Segment 10

Annotation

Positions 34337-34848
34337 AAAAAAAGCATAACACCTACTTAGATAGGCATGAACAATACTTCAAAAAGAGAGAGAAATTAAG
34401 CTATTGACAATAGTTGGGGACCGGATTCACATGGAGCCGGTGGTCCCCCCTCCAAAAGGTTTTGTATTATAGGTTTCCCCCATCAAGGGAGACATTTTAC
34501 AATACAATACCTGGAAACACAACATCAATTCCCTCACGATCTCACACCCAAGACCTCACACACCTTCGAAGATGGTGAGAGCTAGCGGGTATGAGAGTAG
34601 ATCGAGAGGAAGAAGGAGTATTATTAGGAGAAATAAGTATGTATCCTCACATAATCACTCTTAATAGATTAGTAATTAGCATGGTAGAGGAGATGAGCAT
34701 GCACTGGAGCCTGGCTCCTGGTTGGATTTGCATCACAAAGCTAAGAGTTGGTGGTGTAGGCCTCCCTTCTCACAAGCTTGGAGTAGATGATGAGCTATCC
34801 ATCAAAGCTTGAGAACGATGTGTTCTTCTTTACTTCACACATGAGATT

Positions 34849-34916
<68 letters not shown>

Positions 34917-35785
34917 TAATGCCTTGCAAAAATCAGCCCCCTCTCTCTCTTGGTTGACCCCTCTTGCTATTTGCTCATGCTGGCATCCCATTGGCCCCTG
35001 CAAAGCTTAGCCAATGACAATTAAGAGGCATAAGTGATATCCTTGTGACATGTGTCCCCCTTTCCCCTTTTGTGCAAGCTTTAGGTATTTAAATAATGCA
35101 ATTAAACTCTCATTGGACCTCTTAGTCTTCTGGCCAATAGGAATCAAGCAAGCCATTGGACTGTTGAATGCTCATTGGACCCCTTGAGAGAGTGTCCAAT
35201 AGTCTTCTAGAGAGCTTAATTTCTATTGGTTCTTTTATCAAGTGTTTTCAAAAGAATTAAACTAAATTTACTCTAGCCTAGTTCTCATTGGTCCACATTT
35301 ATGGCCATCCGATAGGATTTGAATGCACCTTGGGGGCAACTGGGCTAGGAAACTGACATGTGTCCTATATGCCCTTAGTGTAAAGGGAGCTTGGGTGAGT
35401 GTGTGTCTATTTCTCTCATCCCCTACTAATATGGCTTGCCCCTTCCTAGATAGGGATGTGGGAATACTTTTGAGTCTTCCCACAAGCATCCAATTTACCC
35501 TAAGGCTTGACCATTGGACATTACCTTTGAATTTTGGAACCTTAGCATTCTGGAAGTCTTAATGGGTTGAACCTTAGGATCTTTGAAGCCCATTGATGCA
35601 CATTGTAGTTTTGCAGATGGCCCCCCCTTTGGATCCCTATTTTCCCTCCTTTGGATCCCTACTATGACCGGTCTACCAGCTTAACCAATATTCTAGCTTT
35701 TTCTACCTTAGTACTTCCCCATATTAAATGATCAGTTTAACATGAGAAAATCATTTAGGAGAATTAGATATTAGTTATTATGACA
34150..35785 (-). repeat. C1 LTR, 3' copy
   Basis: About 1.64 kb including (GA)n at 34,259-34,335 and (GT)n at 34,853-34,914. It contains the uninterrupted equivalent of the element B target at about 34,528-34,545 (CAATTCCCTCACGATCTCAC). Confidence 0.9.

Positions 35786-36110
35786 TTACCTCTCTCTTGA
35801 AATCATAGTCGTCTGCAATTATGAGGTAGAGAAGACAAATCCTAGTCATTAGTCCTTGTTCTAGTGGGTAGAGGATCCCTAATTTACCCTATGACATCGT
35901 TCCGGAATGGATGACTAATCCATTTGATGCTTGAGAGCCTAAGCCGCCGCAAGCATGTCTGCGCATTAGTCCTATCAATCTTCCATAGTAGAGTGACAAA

[Annotators Note: George Griffenhagen was originally assigned to Company E, 20th Engineer Regiment. The 20th Engineer Regiment was split up in England during preparations for the Normandy invasion. The regiments 1st Battalion became the 20th Engineer Combat Battalion and the 2nd Battalion became the 1340th Engineer Combat Battalion. After this split Griffenhagen was a member of Company B, 1340th Engineer Combat Battalion.] During the war George Griffenhagen’s unit was assigned to many different divisions. They were attached to the Big Red 1 [Annotators Note: the US 1st Infantry Division] many times. They were also attached to the 2nd Infantry Division and the 28th Infantry Division during the fighting in the Hurtgen Forest. Sometimes they were attached to a division for a week. Sometimes they were attached for a month. In Normandy they were mainly doing bridges and road maintenance and probably some mine work. The Falaise Gap sent them moving fast. They were attached to the 2nd French Armored Division. This was 1340th. The 20th remained in Paris and built the reviewing stand for the march down the Champs Elysees which they made from an upside down Bailey Bridge. They did not have any equipment to build reviewing stands. Griffenhagen’s group moved out quickly. They spent one night in Versailles then took off heading to Belgium. They were moving very fast. They had to keep up with the division they were attached to. When they got to Belgium they slowed down for a time. Griffenhagen mixes up his time in Belgium because they were in the same area during the Battle of the Bulge. They were attached to the 28th Division. The 28th already had a reputation for getting into trouble. Their mission was to capture the Ruhr River damns before the German could blow them. The farthest they got was Schmidt. It was November [Annotators Note: November 1944]. It was winter and the Hurtgen Forest was densely populated with trees. Between 1 and 5 November the Germans were all around. Griffenhagen believes that the Germans in the area were just as confused as they were. They were capturing American troops and the Americans were capturing German troops. The artillery was off and on for 24 hours a day. A foxhole does not protect from artillery shells exploding in the trees above. Foxholes only protect from artillery that hits the ground. There are a couple official histories written on the subject. The commander of the 28th was Dutch Cota [Annotators Note: US Army Major General Norman Daniel Cota, Sr. His nickname was Dutch]. Cota had ordered the 28th to pull back. He told the 20th to keep the pass open so the 28th could fall back. The 28th pulled back but the 20th did not. For a couple days they were the only guys holding the fort. On the fourth day Captain Kragen [Annotators Note: unsure of spelling] ordered Griffenhagen to take a German prisoner back [Annotators Note: most likely to a battalion or regimental command post]. The captain probably chose Griffenhagen because other guys in the unit killed the German prisoners when they got them. Griffenhagen delivered the prisoner and on his return trip saw the most bothering sight of the war. On his way back he passed their chief medical officer, Captain Trewick [Annotators Note: unsure of spelling]. He was dead and his body was lying beside a soldier who was also dead. The other soldier’s guts were blown out. The bodies were swollen and Griffenhagen could tell that they had been dead for two days. They had gotten used to seeing cattle like that but this was different. He was upset that they could not be buried. The German prisoner was a kid who kept begging for his life. Griffenhagen got him across the Kall Trail and to the American lines. He delivered his prisoner then laid down to sleep. He slept for 18 hours before he was woken up and told that the engineers were being pulled out. He was told that he was the only person who had been down the Kall Trail so he was needed to lead people back to his unit so they could be led out. The night Griffenhagen led the German prisoner out there was no firing or artillery at all. This next night the Germans were shelling the area intensely. The next thing Griffenhagen remembers is being in a combat fatigue center in Liege, Belgium. He was in a straight jacket and medicated with barbiturates. He was told that he was like that to protect himself. He has no idea how he got out of that tremendous fire or how he got to Liege. He recovered quickly. He saw the way that the other soldiers there were being treated and it disgusted him. He and others who were capable had to feed the men who could not feed themselves. About a week later he was discharged from the hospital and sent back to his unit.

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